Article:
In the next few months, after I’ve finished all my winter birthdays/Christmas shopping, I will be the owner of a brand new, shiny, white and gold iPhone 6.
At least, that’s the plan.
I’ve been thinking about it for weeks, ever since #AppleEvent in September, to be honest, and I can’t wait to swipe my finger across that larger-but-appropriately-sized-for-once (am I right?) iPhone screen. I’m a big believer in customization, so I’ll probably spend the first day or so with my new phone downloading pink, white and gold icons for my apps, and I’ll probably spend at least another half a day organizing those apps into an order that really works for the way I use my phone.
I’m excited about my new phone, but I’m also apprehensive.
As a conscientious consumer, I’m aware that my brand new, shiny, white and gold iPhone 6 is made possible only by inclusion of conflict minerals, that is, minerals extracted from the Congolese mines for which much blood has been shed in a near-constant battle for power between government and rebel troops. Furthermore, as Clare Nolan wrote for the Global Sisters Report on this week, the conditions in some of these mines are troublesome, to say the least.
But the thing is, if you use any cellphone, or a computer, or a television or any other electronic device, you’re benefiting from conflict minerals. They’re in everything. To avoid them, you’d have to become a Luddite, which may sound appealing to many people, but isn’t reasonable when your job is to write for a website.
Typically, my plan of attack is this: wait to buy a new phone until my current phone is on its absolute last leg, and despite rumors that smartphones are designed to fall apart quickly, this generally works for me; I get several years out of most of my phones. Case in point, I’m still nursing an iPhone 4S, which – at the risk of patting myself on the back for a totally asinine achievement that some of you may roll your eyes at – is three iPhone models old.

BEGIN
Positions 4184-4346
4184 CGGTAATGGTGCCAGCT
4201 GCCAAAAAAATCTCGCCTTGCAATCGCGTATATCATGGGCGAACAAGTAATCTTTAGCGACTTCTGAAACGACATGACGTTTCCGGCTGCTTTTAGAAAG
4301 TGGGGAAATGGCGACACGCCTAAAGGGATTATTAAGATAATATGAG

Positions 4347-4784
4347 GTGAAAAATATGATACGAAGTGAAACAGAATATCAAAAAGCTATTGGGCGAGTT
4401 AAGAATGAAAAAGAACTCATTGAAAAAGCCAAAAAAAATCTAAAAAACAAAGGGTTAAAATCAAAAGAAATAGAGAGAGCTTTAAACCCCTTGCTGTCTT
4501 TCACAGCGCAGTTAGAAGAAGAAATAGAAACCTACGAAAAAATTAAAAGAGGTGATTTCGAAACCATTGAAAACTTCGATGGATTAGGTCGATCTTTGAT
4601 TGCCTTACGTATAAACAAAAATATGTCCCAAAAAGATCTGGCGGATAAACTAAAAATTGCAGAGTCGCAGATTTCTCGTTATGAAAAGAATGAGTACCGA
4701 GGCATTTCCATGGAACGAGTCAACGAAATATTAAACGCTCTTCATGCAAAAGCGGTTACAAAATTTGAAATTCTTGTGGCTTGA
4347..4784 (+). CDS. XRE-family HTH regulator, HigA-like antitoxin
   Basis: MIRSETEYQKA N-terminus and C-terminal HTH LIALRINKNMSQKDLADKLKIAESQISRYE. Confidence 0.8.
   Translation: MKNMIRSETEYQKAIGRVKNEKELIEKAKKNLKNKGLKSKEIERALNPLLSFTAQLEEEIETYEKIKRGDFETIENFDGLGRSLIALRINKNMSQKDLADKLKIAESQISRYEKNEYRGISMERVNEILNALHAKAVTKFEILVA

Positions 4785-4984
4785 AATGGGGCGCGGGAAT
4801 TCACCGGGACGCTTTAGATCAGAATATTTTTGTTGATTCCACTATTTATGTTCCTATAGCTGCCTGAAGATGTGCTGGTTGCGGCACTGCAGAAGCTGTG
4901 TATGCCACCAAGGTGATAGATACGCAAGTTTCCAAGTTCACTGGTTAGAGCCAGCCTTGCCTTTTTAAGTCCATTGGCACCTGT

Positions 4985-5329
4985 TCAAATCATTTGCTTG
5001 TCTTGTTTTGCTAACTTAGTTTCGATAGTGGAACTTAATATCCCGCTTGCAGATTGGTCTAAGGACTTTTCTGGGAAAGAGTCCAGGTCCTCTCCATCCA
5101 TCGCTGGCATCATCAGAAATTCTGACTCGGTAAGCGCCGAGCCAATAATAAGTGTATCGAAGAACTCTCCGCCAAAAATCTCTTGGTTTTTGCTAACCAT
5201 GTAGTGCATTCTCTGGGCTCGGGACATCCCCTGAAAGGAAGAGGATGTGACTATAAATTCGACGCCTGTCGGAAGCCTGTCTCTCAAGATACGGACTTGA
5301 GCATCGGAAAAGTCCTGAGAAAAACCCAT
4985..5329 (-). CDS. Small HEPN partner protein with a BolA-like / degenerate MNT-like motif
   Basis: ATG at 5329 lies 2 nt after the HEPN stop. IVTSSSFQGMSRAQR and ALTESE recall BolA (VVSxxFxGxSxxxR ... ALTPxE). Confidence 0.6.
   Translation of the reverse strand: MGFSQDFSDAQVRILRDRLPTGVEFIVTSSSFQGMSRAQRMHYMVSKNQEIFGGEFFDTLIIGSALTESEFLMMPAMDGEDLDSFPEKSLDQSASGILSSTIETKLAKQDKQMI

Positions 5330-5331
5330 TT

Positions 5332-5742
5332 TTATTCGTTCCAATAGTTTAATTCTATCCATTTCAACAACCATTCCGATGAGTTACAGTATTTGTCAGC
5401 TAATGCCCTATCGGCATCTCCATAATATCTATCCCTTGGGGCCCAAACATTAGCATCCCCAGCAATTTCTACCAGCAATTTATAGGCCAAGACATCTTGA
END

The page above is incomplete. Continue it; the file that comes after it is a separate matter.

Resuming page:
My point here is not to preach about the ethics of smartphones or even the ethics of consumption. My point is that we need to remain mindful as we advance deeper into the Digital Age, considering what every new convenience we enjoy might mean for other people. We might not be able to immediately solve every dilemma that comes our way as a result, but we should at least be aware of how global systems are interconnected and our role in them.
In her piece, Clare Nolan highlights a school run by the Sisters of the Good Shepherd in the Democratic Republic of the Congo that helps children leave mining work. It’s a hopeful story, although Nolan ends by sharing her reservations about whether “promise of justice” can reign in a place like the DRC. If you use electronics, you should care about that and all its implications.
Conflict minerals are pervasive, but it’s not a hopeless situation. Tech giants like Intel have already vowed to stop using them, and even Apple keeps record of where its minerals come from. Other industries, wedding jewelry, for example, have popular conflict-free options, and it’s probably not long before electronics do too.
The point, I think, is to stay aware, and to make sure that the producers of the things you buy know that you are – and that you want change.
[Dawn Cherie Araujo is the staff reporter for Global Sisters Report.]
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